Taming the IDE with fine-grained interaction data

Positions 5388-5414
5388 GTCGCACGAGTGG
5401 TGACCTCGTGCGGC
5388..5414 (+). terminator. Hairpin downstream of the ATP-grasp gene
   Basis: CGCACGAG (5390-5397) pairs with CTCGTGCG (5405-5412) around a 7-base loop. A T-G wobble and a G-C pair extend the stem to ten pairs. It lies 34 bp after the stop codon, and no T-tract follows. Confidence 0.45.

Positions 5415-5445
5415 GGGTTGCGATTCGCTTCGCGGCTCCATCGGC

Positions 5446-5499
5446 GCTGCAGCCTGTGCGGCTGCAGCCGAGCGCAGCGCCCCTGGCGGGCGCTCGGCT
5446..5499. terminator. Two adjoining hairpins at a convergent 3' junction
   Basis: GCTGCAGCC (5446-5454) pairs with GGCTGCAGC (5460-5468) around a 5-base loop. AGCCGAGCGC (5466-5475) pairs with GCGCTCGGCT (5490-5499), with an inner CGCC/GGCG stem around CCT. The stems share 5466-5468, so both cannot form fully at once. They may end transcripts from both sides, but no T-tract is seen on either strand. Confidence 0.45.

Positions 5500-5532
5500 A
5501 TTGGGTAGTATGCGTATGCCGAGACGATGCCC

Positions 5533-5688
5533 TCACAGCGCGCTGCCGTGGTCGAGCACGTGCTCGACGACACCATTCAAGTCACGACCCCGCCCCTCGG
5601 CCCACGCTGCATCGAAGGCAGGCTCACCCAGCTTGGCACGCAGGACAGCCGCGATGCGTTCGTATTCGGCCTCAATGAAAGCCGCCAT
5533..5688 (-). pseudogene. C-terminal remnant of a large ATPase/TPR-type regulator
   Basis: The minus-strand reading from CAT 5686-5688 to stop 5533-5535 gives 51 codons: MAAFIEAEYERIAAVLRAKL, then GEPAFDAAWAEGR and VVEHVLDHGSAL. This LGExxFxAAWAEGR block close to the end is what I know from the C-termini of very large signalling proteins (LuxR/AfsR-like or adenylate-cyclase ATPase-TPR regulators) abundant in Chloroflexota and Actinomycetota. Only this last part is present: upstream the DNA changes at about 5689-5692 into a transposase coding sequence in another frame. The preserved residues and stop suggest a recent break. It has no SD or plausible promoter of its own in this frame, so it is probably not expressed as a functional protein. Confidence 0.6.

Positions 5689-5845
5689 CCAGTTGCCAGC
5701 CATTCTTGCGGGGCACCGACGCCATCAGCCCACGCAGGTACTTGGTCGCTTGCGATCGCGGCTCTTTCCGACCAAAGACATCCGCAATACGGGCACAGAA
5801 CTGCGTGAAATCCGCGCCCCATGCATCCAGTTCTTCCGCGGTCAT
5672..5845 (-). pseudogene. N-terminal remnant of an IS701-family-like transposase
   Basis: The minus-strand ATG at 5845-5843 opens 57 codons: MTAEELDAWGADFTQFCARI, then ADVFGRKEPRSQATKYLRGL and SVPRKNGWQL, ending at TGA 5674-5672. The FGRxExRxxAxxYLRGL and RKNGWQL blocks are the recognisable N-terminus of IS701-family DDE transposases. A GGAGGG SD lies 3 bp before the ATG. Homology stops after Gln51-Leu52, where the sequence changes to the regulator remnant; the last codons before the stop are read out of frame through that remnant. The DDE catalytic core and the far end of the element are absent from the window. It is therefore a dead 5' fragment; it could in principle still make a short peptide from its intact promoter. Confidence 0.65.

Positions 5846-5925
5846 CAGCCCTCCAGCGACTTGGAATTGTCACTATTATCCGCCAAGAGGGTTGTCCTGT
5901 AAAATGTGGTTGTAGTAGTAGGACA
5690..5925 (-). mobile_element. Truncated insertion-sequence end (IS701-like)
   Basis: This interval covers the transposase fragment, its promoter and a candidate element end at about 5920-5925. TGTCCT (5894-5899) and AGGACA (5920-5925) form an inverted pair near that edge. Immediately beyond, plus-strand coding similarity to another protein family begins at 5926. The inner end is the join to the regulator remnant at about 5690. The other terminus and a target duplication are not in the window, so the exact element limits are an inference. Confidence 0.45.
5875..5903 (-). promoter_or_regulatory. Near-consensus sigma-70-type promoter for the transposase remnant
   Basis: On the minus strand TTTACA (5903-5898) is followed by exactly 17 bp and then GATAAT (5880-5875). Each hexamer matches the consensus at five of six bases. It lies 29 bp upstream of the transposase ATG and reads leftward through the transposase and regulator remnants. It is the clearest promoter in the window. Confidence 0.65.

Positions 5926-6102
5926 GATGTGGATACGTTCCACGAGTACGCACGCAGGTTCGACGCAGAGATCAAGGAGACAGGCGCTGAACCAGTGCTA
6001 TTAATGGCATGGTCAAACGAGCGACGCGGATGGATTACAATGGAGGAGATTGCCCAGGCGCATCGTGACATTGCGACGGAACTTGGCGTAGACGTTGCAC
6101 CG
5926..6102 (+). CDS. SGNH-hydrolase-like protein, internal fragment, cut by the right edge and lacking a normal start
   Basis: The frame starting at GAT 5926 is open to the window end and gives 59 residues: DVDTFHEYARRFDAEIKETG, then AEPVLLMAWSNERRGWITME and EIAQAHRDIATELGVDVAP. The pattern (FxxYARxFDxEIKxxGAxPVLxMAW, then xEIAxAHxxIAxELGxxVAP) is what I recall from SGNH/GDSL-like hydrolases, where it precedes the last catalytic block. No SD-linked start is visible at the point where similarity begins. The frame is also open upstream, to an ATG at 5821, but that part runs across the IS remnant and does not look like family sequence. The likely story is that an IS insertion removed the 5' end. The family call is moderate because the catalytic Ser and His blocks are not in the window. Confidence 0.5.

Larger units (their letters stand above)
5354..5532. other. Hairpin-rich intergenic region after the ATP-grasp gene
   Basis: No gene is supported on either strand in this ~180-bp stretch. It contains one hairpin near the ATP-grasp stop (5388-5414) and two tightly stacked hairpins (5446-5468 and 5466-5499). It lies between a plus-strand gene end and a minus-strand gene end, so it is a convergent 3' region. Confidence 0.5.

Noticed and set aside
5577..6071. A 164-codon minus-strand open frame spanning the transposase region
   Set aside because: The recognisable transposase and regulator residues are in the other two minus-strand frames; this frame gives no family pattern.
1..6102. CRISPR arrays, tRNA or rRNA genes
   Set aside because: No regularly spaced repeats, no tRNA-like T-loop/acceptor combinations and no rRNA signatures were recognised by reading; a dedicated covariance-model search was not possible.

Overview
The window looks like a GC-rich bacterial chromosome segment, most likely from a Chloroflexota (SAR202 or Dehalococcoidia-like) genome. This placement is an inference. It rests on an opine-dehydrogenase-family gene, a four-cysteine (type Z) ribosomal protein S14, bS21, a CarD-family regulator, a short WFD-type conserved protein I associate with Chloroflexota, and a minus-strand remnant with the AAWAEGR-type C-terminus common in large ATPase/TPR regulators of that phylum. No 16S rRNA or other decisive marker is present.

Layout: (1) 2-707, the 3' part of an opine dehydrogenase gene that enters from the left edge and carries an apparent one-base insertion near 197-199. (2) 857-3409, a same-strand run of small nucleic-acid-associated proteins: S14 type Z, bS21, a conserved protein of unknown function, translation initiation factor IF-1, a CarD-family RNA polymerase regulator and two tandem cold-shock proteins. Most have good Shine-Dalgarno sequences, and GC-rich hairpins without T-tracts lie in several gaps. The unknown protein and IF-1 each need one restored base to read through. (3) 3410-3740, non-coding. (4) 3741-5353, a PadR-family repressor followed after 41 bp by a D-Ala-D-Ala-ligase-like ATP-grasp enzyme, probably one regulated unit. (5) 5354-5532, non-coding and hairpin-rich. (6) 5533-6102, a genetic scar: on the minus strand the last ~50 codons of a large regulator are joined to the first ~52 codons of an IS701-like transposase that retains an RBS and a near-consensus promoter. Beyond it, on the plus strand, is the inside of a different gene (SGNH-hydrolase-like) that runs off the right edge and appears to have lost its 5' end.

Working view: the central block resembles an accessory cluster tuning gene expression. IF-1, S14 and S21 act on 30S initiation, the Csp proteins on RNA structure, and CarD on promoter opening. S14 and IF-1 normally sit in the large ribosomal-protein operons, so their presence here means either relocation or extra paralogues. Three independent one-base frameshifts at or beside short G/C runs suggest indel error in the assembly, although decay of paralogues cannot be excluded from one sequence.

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Integrated Development Environments (IDEs) lack effective support to browse complex relationships between source code elements. As a result, developers are often forced to exploit multiple user interface components at the same time, bringing the IDE into a complex, "chaotic" state. Keeping track of these relationships demands increased source code navigation and cognitive load, leading to productivity deficits documented in observational studies. Beyond small-scale studies, the amount and nature of the chaos experienced by developers in the wild is unclear, and more importantly it is unclear how to tame it. Based on a dataset of fine-grained interaction data, we propose several metrics to characterize and quantify the "level of chaos" of an IDE. Our results suggest that developers spend, on average, more than 30% of their time in a chaotic environment, and that this may affect their productivity. To support developers, we devise and evaluate simple strategies that automatically alter the UI of the IDE. We find that even simple strategies may considerably reduce the level of chaos both in terms of effective space occupancy and time spent in a chaotic environment.